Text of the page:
How to prune basil for the longest, most abundant harvest: truly a game changer!

how to prune basil

Here’s a clipping from my licorice basil. I think the flowers–also edible, of course–are so pretty.

Sometimes I think about my life before abundant basil (or BAB) . . . Truly it was a sad, colorless time for me.

Just a few years ago, for example, I still tried to plant basil in my garden by sowing seeds in the garden in May. *blank stare of incomprehension* If I was lucky–very lucky, gentle reader–three or four plants might germinate, despite my haphazard methods. But I wasn’t even aware of my basil-growing ineptitude at that point. I figured it was difficult for everybody to grow more than just a plant or two at a time.

I would pinch the leaves of the rare few plants that I managed to grow, breathing in the sweet scent of this gorgeous herb, and do a happy basil dance. Little did I know that I was the victim of basil-growing ignorance and also had low (very low) expectations. After all . . . I love basil! It smells so wonderful. It’s great on pizza, in sauces and, of course, is essential to pesto-making, which (of course) is essential to summertime joy. And fall satisfaction. And wintertime coziness. And so forth.

Pesto on pasta. Pesto in soups. Pesto on homemade bread, or crackers when the bread is all gone. Pesto for the freezer for winter pesto-noshing. Yes to pesto. All the time. Yes, yes, yes.

(And, actually–now that I think of it–you can make pesto with all types of green leaves–I’ve made it with nettles and kale, for example, but I doubt I’m the only person on the earth who believes that pesto made with basil is the best-o.)

But back to the garden story I was telling. πŸ™‚ . . . Everything would be just hunky dory, in my basil-fueled happiness, until one day when I’d be strolling past the (admittedly teensy) basil patch, and I’d stop in my tracks. Horrified. My basil had sent up flowers! Yikes! I had read that basil didn’t taste good after it had gone to seed, and so you should keep it from flowering if at all possible, by cutting back the plant before it flowered. (How to anticipate that magic day of flowering was never explained to me, alas.) Lost! All was lost. Apparently.

Extremely disappointed in my slacker self in the basil-growing department, I’d trudge back to the house, knowing that I had blown it again. Because, according to what I’d read, the basil was no longer worth eating. Drat! No more lovely basil-laced meals. NO MORE PESTO. My basil plants, it was clear, were toast. Why could I not grow basil properly?? Why was it so difficult for me?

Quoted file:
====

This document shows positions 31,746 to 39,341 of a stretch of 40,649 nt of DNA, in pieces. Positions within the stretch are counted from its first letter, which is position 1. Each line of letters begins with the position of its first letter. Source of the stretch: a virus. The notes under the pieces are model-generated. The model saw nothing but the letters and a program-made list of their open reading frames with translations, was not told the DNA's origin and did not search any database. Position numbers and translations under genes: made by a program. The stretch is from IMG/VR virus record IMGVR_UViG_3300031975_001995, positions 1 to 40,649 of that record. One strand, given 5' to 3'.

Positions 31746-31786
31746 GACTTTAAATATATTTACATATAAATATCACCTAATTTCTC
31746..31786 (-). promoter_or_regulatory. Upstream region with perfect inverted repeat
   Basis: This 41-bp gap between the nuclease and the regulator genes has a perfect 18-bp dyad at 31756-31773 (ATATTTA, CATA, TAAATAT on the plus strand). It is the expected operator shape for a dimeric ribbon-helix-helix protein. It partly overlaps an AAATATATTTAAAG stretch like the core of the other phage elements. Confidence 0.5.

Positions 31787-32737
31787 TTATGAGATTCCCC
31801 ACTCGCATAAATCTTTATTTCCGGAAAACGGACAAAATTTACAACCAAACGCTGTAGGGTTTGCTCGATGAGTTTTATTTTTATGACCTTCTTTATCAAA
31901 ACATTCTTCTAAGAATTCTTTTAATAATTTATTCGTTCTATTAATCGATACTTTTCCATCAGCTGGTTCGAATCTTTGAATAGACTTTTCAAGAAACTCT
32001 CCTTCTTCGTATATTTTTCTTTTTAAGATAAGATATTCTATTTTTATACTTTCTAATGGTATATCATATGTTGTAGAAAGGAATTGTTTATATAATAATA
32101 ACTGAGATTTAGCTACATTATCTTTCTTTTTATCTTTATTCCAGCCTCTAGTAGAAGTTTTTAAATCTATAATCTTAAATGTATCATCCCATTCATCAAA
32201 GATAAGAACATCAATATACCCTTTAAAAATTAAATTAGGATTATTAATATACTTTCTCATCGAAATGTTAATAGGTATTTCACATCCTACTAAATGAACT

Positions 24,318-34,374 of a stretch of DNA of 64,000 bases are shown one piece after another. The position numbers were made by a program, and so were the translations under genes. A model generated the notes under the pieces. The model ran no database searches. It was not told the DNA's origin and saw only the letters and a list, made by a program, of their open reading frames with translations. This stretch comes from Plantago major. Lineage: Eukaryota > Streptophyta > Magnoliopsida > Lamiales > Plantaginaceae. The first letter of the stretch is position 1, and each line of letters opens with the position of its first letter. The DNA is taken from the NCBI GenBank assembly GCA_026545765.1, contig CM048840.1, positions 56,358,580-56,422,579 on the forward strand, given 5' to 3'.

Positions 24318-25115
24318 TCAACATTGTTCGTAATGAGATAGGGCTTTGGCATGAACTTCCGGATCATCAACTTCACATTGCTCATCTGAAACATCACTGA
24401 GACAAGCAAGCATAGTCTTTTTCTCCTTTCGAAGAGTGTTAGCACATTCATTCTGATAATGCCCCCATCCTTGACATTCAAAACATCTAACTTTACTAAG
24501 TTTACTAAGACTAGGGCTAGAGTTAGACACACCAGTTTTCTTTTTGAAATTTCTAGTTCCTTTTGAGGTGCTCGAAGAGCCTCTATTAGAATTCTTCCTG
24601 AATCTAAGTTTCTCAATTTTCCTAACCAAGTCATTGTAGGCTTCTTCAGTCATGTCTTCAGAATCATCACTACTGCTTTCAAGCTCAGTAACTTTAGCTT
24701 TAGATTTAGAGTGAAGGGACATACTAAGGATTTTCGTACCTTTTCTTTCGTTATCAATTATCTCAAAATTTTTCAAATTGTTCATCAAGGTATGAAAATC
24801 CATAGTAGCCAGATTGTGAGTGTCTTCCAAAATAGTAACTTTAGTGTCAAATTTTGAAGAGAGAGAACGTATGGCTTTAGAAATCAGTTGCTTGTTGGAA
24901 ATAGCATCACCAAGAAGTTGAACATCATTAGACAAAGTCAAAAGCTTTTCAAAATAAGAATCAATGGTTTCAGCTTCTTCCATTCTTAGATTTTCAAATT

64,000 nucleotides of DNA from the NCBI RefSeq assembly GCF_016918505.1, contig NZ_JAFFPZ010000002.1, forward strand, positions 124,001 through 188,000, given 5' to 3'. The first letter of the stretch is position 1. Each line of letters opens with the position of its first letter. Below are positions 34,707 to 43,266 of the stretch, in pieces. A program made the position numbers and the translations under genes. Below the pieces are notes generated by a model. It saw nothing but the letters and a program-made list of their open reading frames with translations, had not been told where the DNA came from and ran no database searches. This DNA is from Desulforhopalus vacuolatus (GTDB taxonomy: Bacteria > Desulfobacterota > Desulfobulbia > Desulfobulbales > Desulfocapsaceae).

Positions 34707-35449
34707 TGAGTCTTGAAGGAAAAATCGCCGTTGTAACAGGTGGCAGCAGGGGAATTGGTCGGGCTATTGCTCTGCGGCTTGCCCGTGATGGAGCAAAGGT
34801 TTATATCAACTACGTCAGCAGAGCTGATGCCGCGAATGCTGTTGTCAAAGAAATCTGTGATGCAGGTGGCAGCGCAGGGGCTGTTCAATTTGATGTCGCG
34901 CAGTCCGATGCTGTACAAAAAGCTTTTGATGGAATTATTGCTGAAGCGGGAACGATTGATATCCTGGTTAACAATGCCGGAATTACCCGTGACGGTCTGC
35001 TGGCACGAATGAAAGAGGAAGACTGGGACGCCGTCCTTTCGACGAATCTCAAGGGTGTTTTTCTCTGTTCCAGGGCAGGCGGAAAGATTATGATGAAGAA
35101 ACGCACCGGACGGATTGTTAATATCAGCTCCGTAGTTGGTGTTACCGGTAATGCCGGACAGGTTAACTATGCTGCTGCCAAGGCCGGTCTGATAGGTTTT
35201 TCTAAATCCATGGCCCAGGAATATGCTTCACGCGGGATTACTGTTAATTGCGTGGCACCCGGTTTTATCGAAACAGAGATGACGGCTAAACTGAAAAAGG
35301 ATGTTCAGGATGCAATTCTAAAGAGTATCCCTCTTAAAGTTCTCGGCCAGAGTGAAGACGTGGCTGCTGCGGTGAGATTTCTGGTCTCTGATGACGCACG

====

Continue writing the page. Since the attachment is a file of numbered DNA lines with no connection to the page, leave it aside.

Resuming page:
Fast forward a few years, to the current season. Since those unenlightened years, I’ve learned a lot (through doing, doing some more, reading some good gardening books, and hanging out with my mentor Gene).Β  Today I have easily a hundred beautiful basil plants growing in my garden. Probably more. πŸ™‚ My primary garden (where I planted basil last year, and the year before) even had volunteer basil plants of several varieties pop up: testament to my shoddy fall garden clean-up, or simple good fortune to my basil-loving nature? (You decide.) I grow several varieties every year now. This year I have lemon, anise, Blue Spice, Genovese Red Freddy, Thai, and lime. I harvest a lot of basil for my chef customers in the city, but I also harvest quite a lot for my own use.

Happy basil dances all the day long, gentle reader. And sometimes into the night.

how to harvest basil

Here’s my basil bed this season.

There are a couple of simple tips I’ve learned that spell out the difference between basil-growing success and ignominious basil-growing failure. Actually, three.

The first is very simple: I sow the basil seeds during the wintertime (I think this year I started in January) in flats like these (they come in lots of sizes) in the house, under fluorescent lights, in an embarrassingly tacky corner of our basement. This works so much better than scattering them willy-nilly in a garden row come May. By planting-out time (mid-May here, usually) I have hundreds of sturdy little basil plants, which stand a much better chance of surviving the vagaries of our eccentric Nebraska spring weather than vulnerable germinating (or not-germinating) seeds.